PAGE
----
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My Summer on a Trail Crew during COVID-19

Part 2: Thriving with The Tools at Hand

Four months later we are nearing the end of our season. It’s our first and only backcountry hitch due to COVID-19 related project changes. After a long day digging holes for log checks, my crewmates are seated around the clearing we used as our “kitchen”, hanging out, listening to music, and keeping our physical distance from one another. We can hear our project partners’ distant laughter filtering through the trees from their camp that is set up down the lake to maintain a healthy distance between us.

Cooking in the backcountry provides its own unique adaptations and cooking during COVID-19 is no exception. Only one person is allowed in the kitchen at a time and they have to be masked. I pull on my mask and make my way to the handwash station only to realize we are out of water. My crewmate volunteers to collect some from the lake, and after he returns we fill the upside-down dromedary. Gravity forces the water out of the flip-top cap in a steady trickle and I lather up with dish soap. This is a COVID-19 protocol implementation we enthusiastically welcome. Nothing can make you feel human more than washing the glove sweat off your hands after a ten-hour day of work in the backcountry. We are so used to the protocols that this hiccup doesn’t even break my stride. I get to cooking our veggie burgers. Everyone washes up and dinner is served within a half hour. Plates scraped clean we lay back in satisfaction, happy to fill our bellies after another day of hard work.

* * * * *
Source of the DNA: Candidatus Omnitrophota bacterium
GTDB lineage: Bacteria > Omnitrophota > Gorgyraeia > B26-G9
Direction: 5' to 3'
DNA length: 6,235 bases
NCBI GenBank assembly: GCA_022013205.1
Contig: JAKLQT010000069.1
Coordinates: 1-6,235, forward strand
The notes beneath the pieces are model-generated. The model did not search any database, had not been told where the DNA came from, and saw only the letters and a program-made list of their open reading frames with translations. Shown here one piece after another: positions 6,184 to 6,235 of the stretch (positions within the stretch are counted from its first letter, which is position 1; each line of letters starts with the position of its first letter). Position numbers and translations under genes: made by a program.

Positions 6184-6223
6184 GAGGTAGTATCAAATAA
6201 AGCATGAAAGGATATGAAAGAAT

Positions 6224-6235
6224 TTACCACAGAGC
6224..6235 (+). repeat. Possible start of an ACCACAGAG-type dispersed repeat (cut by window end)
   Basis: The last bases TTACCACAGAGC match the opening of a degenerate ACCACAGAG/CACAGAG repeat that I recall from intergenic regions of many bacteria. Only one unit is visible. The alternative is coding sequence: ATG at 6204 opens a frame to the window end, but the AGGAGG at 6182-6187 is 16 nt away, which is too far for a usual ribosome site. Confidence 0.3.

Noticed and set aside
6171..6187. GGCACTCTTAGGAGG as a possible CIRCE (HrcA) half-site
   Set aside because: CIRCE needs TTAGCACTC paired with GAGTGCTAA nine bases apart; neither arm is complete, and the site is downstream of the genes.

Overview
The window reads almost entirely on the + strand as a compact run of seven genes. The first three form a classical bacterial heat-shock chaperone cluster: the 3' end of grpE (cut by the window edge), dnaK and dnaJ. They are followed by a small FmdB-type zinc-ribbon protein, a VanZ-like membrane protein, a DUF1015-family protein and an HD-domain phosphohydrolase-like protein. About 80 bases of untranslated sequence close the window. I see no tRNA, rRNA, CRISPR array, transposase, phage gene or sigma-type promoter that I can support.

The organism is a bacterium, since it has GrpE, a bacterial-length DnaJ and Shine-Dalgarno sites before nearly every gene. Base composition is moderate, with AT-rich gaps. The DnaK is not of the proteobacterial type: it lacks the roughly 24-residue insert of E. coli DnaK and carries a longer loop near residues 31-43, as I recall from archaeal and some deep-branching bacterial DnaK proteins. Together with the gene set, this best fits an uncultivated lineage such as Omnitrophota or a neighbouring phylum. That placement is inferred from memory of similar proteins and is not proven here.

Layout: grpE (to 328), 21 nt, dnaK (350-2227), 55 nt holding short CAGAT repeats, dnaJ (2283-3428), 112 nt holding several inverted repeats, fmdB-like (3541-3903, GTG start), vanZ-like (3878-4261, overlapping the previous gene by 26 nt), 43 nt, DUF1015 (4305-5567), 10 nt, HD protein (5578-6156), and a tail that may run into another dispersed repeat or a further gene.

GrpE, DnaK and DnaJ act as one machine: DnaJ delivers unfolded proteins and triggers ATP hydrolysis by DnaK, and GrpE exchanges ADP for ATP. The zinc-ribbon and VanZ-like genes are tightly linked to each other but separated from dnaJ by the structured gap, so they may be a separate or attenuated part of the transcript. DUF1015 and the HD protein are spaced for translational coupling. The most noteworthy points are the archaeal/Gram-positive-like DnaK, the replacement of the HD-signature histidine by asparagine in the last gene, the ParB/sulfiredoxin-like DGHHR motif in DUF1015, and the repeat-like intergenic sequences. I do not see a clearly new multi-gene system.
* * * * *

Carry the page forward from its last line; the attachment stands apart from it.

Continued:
All things considered, the sense of normalcy that I experienced during my summer crew term was reassuring. I was able to socialize and bond with new people, gain skills and experiences to last a lifetime, and experience personal growth in a universally challenging time. The success of this season was due to effective protocols, supportive staff, and a shared dedication to health and safety. A handwash station like ours was one of several modifications in place to keep us safe and the program running that also integrated well with crew life. This summer was different than I expected when I signed up to do a field crew. The world changed and shifted dramatically in 2020, but MCC adapted and persevered. We were able to stay healthy without having to sacrifice much of what makes this experience special, and for that I am grateful.

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